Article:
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Introduction: Entrainment effect of music on cardiovascular parameters is well established. Music is being used in the background by medical students while studying. However, does it really help them relax faster and concentrate better? Objectives: This study was done to compare the effects of classical instrumental background music versus no music on blood pressure response over time and on successively performed divided attention test in Indian and Malaysian 1st-year medical students. Method: 60 Indian and 60 Malaysian first year medical students, with an equal number of girls and boys were randomized into two groups i.e music group and control group thus creating four subgroups. Three different forms of Symbol Digit Modality Test (to test concentration ability) were used as a pre-test, during music/control session and post-test. It was assessed using total, correct and error score. Simultaneously, multiple Blood Pressure recordings were taken as pre-test, during 1, 5, 15, 25 minutes during music/control (+SDMT) and post-test. The music group performed the test with classical instrumental background music while the control group performed it in silence. Results were analyzed using students paired t test. p value < 0.05 was taken as statistically significant. A drop in BP recording was indicative of relaxed state and a rise in BP with task performance was indicative of increased arousal. Results: In Symbol Digit Modality Test (SDMT) test, Music group showed significant better results for correct (p = 0.02) and total (p = 0.029) scores during post-test while errors reduced (p = 0.002). Indian music group showed decline in post-test error scores (p = 0.002). Malaysian music group performed significantly better in all categories. Blood pressure response was similar in music and control group with following variations, a drop in BP at 5minutes, being significant in music group (p < 0.001), a steep rise in values till 15minutes (corresponding to SDMT test) also being significant only in music group (p < 0.001) and the Systolic BP readings in controls during post-test were at lower levels compared to music group. On comparing the subgroups, not much difference was noticed in recordings of Indian student’s subgroups while all the paired-t test values in the Malaysian music group were significant. Conclusion: These recordings indicate an increased relaxed state with classical instrumental music and an increased arousal while performing a concentration task. Music used in our study was beneficial to students irrespective of their nationality and preference of music type. It can act as an “active coping” strategy and alleviate stress within a very short period of time, in our study within a span of 5minutes. When used in the background, during task performance, can increase arousal which helps the students perform better. Implications: Music can be used between lectures for a short time to relax the students and help them concentrate better for the subsequent classes, especially for late afternoon sessions.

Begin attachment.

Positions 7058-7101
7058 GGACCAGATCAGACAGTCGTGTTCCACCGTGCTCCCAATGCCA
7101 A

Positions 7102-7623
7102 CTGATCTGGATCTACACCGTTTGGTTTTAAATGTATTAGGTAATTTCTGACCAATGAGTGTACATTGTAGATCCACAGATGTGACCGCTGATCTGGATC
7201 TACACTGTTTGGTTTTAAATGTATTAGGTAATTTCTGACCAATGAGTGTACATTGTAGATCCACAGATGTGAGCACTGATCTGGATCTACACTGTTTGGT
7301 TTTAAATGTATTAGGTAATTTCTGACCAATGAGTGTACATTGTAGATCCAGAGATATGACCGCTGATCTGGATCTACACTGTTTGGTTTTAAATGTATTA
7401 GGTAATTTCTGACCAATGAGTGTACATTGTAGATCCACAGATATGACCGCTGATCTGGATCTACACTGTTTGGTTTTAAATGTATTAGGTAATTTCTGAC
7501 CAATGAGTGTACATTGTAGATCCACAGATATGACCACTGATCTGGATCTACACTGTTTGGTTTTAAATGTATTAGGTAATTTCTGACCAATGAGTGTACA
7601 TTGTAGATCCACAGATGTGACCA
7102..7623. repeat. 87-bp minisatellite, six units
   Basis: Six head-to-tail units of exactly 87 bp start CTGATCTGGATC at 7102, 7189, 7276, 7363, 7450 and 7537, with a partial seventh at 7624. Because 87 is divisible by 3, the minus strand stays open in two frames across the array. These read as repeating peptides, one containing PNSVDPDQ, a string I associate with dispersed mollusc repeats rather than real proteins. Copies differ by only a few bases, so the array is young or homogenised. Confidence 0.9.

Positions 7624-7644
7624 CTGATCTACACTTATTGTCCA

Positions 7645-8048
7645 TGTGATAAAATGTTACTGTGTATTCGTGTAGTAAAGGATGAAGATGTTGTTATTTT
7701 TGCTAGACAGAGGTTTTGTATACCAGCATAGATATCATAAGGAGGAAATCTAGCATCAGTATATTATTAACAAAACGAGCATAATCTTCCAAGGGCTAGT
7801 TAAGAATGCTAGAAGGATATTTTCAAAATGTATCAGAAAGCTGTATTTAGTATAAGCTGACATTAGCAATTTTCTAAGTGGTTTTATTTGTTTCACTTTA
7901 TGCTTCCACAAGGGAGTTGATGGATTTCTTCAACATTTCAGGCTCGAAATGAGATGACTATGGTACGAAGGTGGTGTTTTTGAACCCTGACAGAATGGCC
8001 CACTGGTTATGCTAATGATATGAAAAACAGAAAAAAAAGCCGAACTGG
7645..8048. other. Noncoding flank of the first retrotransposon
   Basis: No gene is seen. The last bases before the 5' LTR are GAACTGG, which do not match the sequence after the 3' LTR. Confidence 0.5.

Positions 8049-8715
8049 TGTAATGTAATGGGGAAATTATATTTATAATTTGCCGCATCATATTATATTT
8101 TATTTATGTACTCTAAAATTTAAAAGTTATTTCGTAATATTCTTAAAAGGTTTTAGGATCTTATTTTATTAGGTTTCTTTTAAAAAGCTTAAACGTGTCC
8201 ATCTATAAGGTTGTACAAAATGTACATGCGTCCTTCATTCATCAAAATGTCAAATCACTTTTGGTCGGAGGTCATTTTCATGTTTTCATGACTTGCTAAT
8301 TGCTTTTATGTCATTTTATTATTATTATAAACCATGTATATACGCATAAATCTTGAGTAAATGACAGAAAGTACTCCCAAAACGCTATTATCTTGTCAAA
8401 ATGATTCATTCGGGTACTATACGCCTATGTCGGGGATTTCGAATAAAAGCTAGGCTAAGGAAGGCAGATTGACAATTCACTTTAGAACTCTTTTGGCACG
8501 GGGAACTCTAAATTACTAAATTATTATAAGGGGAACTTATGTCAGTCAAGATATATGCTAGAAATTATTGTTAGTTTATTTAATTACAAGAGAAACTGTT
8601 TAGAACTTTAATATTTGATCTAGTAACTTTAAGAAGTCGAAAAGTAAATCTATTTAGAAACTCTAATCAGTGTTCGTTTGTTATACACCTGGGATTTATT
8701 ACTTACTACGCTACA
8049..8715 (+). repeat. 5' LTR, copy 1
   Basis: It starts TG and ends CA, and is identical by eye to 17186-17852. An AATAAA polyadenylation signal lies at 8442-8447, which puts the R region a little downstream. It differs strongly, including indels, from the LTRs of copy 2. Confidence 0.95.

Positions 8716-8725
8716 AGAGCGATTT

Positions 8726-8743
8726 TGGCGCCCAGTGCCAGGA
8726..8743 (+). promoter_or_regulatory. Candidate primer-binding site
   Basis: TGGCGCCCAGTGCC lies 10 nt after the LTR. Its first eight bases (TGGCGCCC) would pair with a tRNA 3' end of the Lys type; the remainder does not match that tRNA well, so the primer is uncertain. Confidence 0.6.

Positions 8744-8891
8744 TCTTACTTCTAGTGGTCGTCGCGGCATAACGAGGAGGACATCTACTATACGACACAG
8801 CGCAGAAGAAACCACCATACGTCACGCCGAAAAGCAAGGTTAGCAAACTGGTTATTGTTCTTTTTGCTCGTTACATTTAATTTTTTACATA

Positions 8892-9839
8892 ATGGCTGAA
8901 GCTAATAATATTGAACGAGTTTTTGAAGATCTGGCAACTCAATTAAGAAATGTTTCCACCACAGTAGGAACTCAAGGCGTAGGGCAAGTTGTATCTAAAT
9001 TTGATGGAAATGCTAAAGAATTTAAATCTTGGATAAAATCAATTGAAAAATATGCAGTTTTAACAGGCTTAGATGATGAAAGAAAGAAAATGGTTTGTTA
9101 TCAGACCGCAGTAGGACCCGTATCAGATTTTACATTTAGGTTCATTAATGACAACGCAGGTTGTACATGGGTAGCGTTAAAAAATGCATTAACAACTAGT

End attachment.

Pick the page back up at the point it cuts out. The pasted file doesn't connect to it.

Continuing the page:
Keywords: Ethnicity, Blood Pressure, classical instrumental background music, symbol digit modality test

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3 Battle of Narratives: Georgia between Dialogue and Confrontation

Authors: Ketevan Epadze